Tamweel, an Islamic mortgage provider, is targeting international buyers following the federal Government's move to extend property visas for up to three years.
Increased lending to expatriates, perceived as more risky, shows Tamweel is moving ahead after a period in which its ability to lend was curtailed and its shares frozen, analysts said.
Last month, the Government announced a new three-year visa scheme that would be offered to buyers of properties worth Dh1 million (US$272,250) or more, replacing existing visas which had to be renewed every six months. The UAE's visa requirements were tightened amid controversy in May 2009 as the property market stalled.
But the housing market is now poised for an uplift in demand from overseas investors, said Varun Sood, the acting chief executive of Tamweel.
"The recent announcement by the Federal Cabinet will bring about increased certainty to foreign property investors, which will in turn provide a boost to the UAE real estate sector," he said.
Tamweel is offering mortgages for a period of up to 25 years to investors from countries including GCC states, the UK, US and Canada in completed properties worth between Dh1m and Dh5m. The lender is also offering a product to homeowners who own their homes outright to borrow as much as half of the property value.
Tamweel's stock was frozen at the onset of the global financial crisis after it was blocked from access to sources of wholesale funding and a planned merger with Amlak Finance was aborted.
The mortgage provider returned to lending in November after a Dh374.7m acquisition by Dubai Islamic Bank, which led to Tamweel's stocks resuming trading on the Dubai Financial Market in May. With Tamweel's liquidity now improved, it seems prepared for riskier lending, said Murad Ansari, a financial analyst at EFG-Hermes.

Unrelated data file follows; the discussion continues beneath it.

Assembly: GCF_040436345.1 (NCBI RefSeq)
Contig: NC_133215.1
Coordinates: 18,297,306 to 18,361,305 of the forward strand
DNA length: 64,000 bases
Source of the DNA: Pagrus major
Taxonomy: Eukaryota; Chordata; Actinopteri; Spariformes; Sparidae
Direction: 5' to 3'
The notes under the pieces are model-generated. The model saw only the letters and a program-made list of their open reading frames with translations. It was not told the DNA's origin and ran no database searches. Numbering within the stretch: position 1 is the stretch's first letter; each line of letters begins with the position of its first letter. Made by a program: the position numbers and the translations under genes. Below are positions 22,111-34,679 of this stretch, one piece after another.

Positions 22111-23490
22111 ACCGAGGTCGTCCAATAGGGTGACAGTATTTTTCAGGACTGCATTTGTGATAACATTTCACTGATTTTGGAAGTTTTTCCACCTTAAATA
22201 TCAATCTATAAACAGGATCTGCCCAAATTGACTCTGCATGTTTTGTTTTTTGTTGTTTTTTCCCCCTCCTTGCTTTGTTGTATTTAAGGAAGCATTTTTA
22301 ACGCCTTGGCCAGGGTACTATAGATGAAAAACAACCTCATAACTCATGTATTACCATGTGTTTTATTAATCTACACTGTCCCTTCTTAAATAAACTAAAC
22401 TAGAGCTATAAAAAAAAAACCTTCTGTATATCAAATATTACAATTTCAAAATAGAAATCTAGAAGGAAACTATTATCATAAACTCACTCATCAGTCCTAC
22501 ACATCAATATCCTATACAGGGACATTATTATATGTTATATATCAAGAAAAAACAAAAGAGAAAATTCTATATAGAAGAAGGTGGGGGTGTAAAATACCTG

However, past experience was likely to deter Tamweel from repeating the excesses of the UAE's property boom, he added.
"My sense is that after going through what happened in the last couple of years, they'd be much more conservative."
While the new visa law is expected to be welcomed by the UAE's expatriate buyers, the jury is still out among analysts over whether it will provide a significant boost to local property markets as new developments start to be delivered in Dubai and Abu Dhabi.
"For a country with a very high dependence on its foreign workforce, the new visa law should help to increase the overall appeal and attractiveness for expatriates interested in purchasing property in the UAE," said a research report on the Abu Dhabi market from CB Richard Ellis, a property advisory firm. "However, whether this structural intervention will actually revive the real estate market is yet to be proven."